Over the years, you have heard me say many times that I love the Department of Justice. The Office of the Attorney General of the United States is not a political position, and anyone who holds it must have total fidelity to the laws and the Constitution of the United States. He or she must be committed to following the law. He or she must be willing to tell the President "no" if he overreaches. He or she cannot be a mere rubberstamp to any idea the President has. He or she also must set the example for the employees in the Department to do the right thing and ensure that they know the Attorney General will back them up, no matter what politician might call, or what powerful special interest, influential contributor, or friend might try to intervene. The message must be clear: Everyone is expected to do their duty.
That is the way I was expected to perform as an Assistant United States Attorney. That is the way I trained my assistants when I became United States Attorney for the Southern District of Alabama. And if confirmed, that is the way I will run the Department of Justice.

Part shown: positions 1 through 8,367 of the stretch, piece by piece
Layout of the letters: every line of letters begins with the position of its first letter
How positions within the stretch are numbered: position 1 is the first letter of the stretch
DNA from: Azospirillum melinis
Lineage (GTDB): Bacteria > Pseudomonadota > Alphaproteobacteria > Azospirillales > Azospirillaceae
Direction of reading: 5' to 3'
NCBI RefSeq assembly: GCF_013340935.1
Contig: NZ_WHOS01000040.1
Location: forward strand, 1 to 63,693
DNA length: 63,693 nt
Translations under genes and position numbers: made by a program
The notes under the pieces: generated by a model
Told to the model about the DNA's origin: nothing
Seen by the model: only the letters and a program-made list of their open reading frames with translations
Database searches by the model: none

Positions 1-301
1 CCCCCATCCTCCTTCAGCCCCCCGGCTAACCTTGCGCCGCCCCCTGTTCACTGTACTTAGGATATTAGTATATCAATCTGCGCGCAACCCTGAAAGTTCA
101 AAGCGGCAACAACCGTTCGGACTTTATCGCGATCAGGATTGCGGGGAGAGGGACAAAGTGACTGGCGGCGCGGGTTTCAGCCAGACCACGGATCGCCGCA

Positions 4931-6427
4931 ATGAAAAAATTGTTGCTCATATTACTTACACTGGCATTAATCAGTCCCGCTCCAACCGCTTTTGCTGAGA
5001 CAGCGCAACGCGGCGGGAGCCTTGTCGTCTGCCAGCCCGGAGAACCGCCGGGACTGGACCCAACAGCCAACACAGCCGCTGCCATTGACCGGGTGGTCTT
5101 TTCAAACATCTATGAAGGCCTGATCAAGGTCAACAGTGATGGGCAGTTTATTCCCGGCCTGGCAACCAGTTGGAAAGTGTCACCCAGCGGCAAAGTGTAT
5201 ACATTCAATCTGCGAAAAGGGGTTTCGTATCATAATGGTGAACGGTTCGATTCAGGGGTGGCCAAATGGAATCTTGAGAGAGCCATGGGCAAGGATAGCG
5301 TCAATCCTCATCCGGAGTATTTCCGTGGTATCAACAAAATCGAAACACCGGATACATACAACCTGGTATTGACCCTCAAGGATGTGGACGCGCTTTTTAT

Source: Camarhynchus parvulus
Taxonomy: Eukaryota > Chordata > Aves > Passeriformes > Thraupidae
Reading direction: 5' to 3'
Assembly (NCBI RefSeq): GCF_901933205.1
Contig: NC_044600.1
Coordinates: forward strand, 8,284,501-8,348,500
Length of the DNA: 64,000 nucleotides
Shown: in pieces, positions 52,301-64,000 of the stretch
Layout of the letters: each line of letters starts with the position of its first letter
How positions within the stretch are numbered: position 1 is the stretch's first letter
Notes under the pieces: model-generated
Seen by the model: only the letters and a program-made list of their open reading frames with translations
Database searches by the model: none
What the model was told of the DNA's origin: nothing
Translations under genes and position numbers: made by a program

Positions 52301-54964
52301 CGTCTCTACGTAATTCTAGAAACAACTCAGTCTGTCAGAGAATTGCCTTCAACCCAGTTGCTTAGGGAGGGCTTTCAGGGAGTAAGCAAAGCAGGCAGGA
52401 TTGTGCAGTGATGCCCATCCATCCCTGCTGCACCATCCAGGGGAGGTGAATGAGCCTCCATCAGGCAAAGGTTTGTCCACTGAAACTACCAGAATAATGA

In my over 14 years in the Department of Justice, I tried cases of nearly every kind—drug trafficking, firearms, and other violent crimes, significant public corruption cases, financial wrongdoing, civil rights violations, environmental violations, and hate crimes. Protecting the people of this country from crime, and especially from violent crime, is the high calling of the men and women of the Department of Justice. Today, I am afraid, that has become more important than ever.
Since the early 1980s, good policing and prosecutions have been a strong force in reducing crime. Drug use and murders are half what they were in 1980. I am very concerned, however, that the recent jump in the violent crime and murder rates are not anomalies, but the beginning of a dangerous trend that could reverse the hard won gains that have made America a safer and more prosperous place. The latest official FBI statistics show that all crime increased nearly 4 percent from 2014 to 2015 with murders increasing nearly 11 percent—the largest single year increase since 1971.
Sessions view of a country engulfed by "rising crime" is just not backed up statistics. https://t.co/A7wzmwrjrN— John Bresnahan (@bresreports) January 10, 2017